I have to begin this by saying that I had no idea who John William Baldry was until his death in 2005. This makes me angry, still to this day? By then, he was better known by his stage name, Long John Baldry. Of course, upon first hearing that name, I was given to thoughts that were less than chaste, to be sure. But then I learned it was because the British-born performer was 6'7", a tall drink of water to be sure. And handsome. But what made me mad was that even in the 1960s, when there were laws on the books making homosexuality illegal and punishable by time in prison, Long John was an out and proud gay man, making a career in music. I wasn't too familiar with him music until reading about his death, and his truly brave life.
In fact, he is thought of by many as the father of the British Blues, the first to bring the Blues to the UK, which gave him a pretty amazing group of friends. I will begin with a 1964 performance of "Got My Mojo Workin'", featured on the television special "Around The Beatles". The song was written in 1956 by Preston Foster, and first sung by Ann Cole. The popularized by Muddy Waters in 1957, whose version Baldry had heard, and persuaded him to cover. While Long John was out front singing, the background vocals were supplied by the Beatles, who invited Baldry to be on the show, and another popular group, the Rolling Stones. Nice friends, indeed.
Not only had he inspired the Beatles and Led Zeppelin, he also worked with Mick Jagger, Charlie Watts, Keith Richards, and Brian Jones, aka The Rolling Stones. Later he also fronted a band that included Rod Stewart and Elton John. He also worked with Eric Clapton, a young musician looking to learn more about the Blues. It was also long-rumored that he had an affair with Dave Davies, lead guitarist for The Kinks, who later came out as a bisexual. If that weren't enough, Baldry topped the charts in the UK in 1967 with "Let The Heartache Begin", a song written by Tony Macaulay and John Macleod. In fact, Macaulay was quoted as saying "Long John Baldry sings it extraordinarily well, thanks to three-quarters of a bottle of Courvoisier." Here is Long John performing the song on a show in 1968.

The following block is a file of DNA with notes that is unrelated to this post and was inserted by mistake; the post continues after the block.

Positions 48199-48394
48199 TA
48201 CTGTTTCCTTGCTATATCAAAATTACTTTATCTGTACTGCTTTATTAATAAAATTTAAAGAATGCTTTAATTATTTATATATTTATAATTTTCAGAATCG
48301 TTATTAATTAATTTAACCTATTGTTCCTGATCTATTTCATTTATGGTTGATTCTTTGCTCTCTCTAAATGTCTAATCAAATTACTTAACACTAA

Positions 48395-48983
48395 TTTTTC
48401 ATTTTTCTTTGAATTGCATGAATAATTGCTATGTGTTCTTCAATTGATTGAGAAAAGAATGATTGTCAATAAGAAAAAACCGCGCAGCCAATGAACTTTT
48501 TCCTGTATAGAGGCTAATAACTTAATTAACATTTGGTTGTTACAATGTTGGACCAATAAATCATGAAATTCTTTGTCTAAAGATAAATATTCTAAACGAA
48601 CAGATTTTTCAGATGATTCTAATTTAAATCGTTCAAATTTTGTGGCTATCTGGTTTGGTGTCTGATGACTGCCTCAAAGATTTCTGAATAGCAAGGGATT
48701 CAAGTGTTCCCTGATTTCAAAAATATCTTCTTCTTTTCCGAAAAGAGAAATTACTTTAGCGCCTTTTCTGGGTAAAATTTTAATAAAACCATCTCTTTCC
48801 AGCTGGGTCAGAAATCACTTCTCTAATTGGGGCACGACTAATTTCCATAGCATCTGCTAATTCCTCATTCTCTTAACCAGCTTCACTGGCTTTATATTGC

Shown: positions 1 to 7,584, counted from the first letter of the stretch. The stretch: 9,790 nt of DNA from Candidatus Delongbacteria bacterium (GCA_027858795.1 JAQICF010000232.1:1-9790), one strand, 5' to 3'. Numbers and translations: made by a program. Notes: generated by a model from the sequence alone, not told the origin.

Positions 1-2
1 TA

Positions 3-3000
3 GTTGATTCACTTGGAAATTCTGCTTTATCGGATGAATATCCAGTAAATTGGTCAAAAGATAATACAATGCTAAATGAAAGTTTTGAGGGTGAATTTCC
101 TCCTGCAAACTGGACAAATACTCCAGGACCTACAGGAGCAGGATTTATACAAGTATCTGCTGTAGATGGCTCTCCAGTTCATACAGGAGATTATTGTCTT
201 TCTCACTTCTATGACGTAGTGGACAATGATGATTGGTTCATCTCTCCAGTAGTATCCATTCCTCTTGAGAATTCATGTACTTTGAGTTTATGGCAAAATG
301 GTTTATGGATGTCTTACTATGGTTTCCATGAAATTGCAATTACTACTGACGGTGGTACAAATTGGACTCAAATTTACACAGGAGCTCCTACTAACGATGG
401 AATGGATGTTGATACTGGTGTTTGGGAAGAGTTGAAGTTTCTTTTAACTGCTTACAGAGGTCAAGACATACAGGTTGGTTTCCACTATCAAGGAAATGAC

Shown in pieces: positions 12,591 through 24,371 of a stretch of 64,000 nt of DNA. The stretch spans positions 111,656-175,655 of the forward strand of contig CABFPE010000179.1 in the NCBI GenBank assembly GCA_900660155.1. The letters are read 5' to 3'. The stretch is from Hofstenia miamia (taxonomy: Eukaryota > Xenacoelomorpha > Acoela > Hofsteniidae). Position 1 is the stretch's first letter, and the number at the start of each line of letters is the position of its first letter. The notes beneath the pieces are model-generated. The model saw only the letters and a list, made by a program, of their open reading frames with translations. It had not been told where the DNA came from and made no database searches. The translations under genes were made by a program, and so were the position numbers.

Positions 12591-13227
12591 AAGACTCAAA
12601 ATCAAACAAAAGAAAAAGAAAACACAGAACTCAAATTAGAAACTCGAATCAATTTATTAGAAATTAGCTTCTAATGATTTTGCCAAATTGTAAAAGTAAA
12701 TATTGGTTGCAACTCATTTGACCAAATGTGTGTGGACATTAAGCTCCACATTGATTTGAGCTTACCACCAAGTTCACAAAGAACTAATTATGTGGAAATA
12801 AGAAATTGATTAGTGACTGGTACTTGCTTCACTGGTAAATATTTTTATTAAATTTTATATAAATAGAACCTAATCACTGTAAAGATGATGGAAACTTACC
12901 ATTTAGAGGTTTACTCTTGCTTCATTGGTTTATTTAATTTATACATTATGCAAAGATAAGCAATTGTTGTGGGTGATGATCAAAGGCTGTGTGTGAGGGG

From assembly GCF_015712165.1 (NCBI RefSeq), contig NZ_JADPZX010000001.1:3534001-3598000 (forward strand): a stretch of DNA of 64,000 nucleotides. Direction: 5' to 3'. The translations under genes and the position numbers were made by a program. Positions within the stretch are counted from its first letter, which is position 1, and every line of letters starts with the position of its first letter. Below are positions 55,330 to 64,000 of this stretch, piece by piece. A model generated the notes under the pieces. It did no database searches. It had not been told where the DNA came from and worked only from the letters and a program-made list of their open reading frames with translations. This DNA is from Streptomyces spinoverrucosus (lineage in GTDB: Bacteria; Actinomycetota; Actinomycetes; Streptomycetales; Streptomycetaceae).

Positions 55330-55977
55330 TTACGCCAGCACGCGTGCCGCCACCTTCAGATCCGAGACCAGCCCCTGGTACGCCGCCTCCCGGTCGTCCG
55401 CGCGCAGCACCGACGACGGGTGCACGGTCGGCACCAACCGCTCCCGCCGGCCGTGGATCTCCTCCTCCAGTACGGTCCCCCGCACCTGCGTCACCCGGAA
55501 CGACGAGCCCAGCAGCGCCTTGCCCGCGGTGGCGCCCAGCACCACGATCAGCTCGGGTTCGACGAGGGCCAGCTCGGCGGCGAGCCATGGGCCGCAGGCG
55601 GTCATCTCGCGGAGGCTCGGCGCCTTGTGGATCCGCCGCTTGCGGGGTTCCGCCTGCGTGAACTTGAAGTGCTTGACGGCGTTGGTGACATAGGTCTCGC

In 1971, Long John released an amazing album, It Ain't Easy. It was produced by two friends, both of whom had worked with Baldry, wanting to learn about the blues from him. You might be familiar with them, their names were Rod Stewart and Elton John. In fact, 'legend' has it that Reginald Dwight was working with Baldry during a dark point in his life. A relationship with a woman had gone wrong, and Dwight tried to take his own life. Baldry and another young songwriter, Bernie Taupin, were their to pick up the pieces, and told the young man he was not in love with that woman, but instead with his writing partner, Taupin. When Dwight was coming up with a stage name, he chose Elton John, the last name an homage to Baldry. In 1975, John wrote "Someone Saved My Life Tonight" about that event with Long John Baldry. On the album 'It Ain't Easy', Long John sang an early song written by Taupin and Elton, "Rock Me When He's Gone". Unfortunately, the video was taken down, but here is his great recording of "Midnight Hour Blues".
In truth, the album had songs written by song of the biggest names of the day. They included Elton and Bernie, Leadbelly, Randy Newman, Ronnie Wood, Rod Stewart and Ronnie Lane. The title track from the album was written by Ron Davies, an American Country writer. In fact, "It Ain't Easy" had been recorded not only by Davies, but also by the American group Three Dog Night, and British Rocker David Bowie on his historic album, Ziggy Stardust and the Spiders From Mars.
Long John Baldry continued to make music up until the time he died. He had left England and moved to Canada. Baldry died on 21 July 2005, in Vancouver General Hospital, of a lung infection. He was survived by his partner, Felix "Oz" Rexach. They had been together some 30 years. After reading about him in 2005, I started finding him music, and realizing what a gifted man he was. And hot. And gay. I'm still angry I didn't know earlier, but so very glad I can celebrate the man's music today. To learn more about Long John Baldry, you can visit the official site dedicated to his memory. You can find much of his music on both iTunes and Amazon. I now have a bunch of it in my collection, and I don't think you can go wrong.